This investigative case module was prepared as part of a BioQUEST faculty development workshop entitled Faculty Workshop: Implementing Investigative Cases and Technology in Biology and Chemistry at Center for Science Education in August 2004. The cases, resources, and implementation strategies were developed by participants for use with their own students. We invite you to adopt and adapt the following materials.

The BioQUEST Curriculum Consortium is committed to the reform of undergraduate biology instruction through an emphasis on engaging students in realistic scientific practices. This approach is sometimes characterized as an inquiry driven approach and is captured in BioQUEST's three P's (problem-posing, problem-solving, and peer-persuasion). As part of this workshop groups of faculty were encouraged to initiate innovative curricular projects. We are sharing these works in progress in the hope that they will stimulate further exploration, collaboration and development. Please see the following links for additional information:

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Investigative Cases
The Case: Tuberculosis Today

Part 1.

December 1974. Paul comes into the emergency room, coughing and weak. He's been coughing for what seems like ages. He can't eat; he can't sleep. He's lost weight, and sometimes, he coughs blood. The resident who examines him sends Paul down the hall for an x-ray. Sure enough, tuberculosis. Paul, a panicked look in his eye, says, "My aunt had that. They sent her away to an institution, and she never got better. What's going to happen to me?"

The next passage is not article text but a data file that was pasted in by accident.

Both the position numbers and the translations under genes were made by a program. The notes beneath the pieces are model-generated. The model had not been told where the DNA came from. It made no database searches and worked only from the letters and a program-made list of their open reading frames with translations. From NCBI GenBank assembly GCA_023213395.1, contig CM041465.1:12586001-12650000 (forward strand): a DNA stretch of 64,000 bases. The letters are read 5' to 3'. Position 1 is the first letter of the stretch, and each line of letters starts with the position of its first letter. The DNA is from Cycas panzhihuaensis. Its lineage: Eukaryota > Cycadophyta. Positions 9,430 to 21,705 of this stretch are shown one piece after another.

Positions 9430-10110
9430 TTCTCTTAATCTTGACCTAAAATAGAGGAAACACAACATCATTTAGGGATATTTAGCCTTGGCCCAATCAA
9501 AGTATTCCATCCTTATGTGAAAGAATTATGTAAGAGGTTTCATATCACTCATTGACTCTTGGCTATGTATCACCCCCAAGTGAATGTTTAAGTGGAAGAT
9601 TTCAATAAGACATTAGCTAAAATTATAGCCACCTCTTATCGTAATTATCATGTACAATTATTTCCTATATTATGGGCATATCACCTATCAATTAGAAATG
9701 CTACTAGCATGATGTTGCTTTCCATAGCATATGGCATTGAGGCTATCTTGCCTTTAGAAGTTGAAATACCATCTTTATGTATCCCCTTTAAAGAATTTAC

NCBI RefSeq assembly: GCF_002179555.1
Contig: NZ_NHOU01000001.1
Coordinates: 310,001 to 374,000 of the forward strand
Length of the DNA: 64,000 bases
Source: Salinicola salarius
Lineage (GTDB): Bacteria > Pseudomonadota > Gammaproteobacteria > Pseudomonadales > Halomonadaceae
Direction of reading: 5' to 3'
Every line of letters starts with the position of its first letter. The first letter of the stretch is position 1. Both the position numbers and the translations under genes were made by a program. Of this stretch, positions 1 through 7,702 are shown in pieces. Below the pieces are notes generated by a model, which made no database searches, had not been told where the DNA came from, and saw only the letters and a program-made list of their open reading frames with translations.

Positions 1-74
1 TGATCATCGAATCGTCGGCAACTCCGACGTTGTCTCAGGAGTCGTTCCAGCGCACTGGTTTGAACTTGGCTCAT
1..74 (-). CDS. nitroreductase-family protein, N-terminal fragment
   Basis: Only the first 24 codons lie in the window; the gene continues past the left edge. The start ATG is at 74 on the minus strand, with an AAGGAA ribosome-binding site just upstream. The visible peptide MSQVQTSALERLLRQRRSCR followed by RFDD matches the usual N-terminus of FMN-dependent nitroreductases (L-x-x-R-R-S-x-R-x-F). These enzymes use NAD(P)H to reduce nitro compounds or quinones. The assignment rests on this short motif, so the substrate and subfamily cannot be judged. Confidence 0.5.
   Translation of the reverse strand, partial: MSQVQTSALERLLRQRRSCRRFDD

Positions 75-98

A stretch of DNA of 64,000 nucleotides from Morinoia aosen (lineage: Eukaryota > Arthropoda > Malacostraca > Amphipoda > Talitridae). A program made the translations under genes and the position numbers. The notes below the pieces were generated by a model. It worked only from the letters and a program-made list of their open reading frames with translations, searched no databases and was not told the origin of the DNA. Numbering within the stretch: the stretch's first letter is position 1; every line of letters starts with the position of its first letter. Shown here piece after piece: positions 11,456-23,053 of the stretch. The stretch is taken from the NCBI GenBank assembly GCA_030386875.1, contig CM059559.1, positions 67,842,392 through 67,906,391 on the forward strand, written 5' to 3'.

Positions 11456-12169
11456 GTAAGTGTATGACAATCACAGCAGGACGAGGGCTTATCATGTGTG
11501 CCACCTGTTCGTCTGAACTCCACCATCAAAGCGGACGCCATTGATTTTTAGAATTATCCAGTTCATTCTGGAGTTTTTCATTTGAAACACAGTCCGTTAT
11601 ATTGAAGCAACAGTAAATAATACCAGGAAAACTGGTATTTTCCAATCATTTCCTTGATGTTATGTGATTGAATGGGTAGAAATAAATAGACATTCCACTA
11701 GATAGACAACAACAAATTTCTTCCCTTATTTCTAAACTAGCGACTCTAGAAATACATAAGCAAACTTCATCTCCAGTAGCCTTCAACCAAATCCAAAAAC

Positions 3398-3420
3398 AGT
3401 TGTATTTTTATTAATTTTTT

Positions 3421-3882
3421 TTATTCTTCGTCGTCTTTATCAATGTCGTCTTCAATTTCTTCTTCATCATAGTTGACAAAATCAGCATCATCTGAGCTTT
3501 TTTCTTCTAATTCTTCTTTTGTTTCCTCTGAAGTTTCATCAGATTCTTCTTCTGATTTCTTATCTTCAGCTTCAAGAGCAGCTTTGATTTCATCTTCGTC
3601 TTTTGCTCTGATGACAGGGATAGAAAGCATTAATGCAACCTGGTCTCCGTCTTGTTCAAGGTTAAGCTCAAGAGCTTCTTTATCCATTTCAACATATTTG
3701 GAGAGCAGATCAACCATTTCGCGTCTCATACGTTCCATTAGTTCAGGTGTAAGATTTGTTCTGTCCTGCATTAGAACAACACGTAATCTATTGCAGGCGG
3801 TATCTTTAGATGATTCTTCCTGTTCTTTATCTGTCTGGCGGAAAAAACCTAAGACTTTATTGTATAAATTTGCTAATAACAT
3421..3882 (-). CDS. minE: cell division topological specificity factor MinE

"Don't worry, sir," says the resident. Antibiotics have changed all that. You'll get a prescription and we'll recheck you in about four weeks. Keep taking the prescription for six months."

Part 2.

June 1998. David is very worried about his health. He's been sick for several weeks, coughing and weak. He decides to go to the urgent care center in his neighborhood. After a number of tests and a chest x-ray, the doctor comes into his room to tell him that he has tuberculosis.

Below is a picture of a lung x-ray showing symptoms of TB. Source:

David sighs. "That's good news, right? I was afraid I had AIDS or something. I just need some pills, right?" The doctor shakes her head. Well, it's not quite that simple, she says."

Part 3.

August 1998. David comes into the clinic to take his weekly medicines. His nurse, Victor, greets him in the waiting room with a stern look. "David, you missed your appointment last week and we couldn't reach you at home or at work. We've been through this already. You can't stop taking your medicine just because you're not coughing anymore." David looks sheepish and promises to continue coming to the clinic to take his medication.

Case Author:
Julie Bartley State University of West Georgia

Case Analysis

Probable Issues:

What is tuberculosis?

How many people get TB every year?

How are antibiotics are used to combat bacterial diseases such as tuberculosis?

Bacteria can become resistant to antibiotics.

How do bacteria acquire resistance?

How does improper or proper use of antibiotics contribute to antibiotic resistance?

Is the process of acquiring resistance related to natural selection?

How does natural selection affect disease management?

How does the behavior of individual patients affect the incidence of antibiotic resistance and the spread of the disease?

Option: Include a know / need to know chart like the one below:

What do you know?
What do you need to know?

Learning Goals



Conduct research using the Internet to discover information about tuberculosis and medical treatment options.

Describe these treatment options.

Evaluate underlying causes of antibiotic resistance.

Persuade others of the scientific validity of a particular public health policy.


Antibiotic resistance occurs over human timescales.